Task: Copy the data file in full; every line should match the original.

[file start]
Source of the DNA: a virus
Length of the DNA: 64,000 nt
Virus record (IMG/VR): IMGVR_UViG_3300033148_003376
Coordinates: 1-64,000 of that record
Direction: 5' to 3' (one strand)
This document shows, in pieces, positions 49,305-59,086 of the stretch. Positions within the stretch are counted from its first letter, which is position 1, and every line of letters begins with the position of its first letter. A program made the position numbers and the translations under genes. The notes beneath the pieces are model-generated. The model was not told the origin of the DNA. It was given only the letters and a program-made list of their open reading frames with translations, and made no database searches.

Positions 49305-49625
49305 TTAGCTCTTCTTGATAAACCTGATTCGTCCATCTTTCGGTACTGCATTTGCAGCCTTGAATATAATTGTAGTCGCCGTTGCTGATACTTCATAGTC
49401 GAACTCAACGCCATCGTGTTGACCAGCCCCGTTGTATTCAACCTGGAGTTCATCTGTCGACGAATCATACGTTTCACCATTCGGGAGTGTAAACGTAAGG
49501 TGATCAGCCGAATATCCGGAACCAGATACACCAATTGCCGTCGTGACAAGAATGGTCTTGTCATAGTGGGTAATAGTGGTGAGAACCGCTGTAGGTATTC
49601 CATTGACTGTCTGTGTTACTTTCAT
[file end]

Source of the DNA: a virus
Length of the DNA: 64,000 nt
Virus record (IMG/VR): IMGVR_UViG_3300033148_003376
Coordinates: 1-64,000 of that record
Direction: 5' to 3' (one strand)
This document shows, in pieces, positions 49,305-59,086 of the stretch. Positions within the stretch are counted from its first letter, which is position 1, and every line of letters begins with the position of its first letter. A program made the position numbers and the translations under genes. The notes beneath the pieces are model-generated. The model was not told the origin of the DNA. It was given only the letters and a program-made list of their open reading frames with translations, and made no database searches.

Positions 49305-49625
49305 TTAGCTCTTCTTGATAAACCTGATTCGTCCATCTTTCGGTACTGCATTTGCAGCCTTGAATATAATTGTAGTCGCCGTTGCTGATACTTCATAGTC
49401 GAACTCAACGCCATCGTGTTGACCAGCCCCGTTGTATTCAACCTGGAGTTCATCTGTCGACGAATCATACGTTTCACCATTCGGGAGTGTAAACGTAAGG
49501 TGATCAGCCGAATATCCGGAACCAGATACACCAATTGCCGTCGTGACAAGAATGGTCTTGTCATAGTGGGTAATAGTGGTGAGAACCGCTGTAGGTATTC
49601 CATTGACTGTCTGTGTTACTTTCAT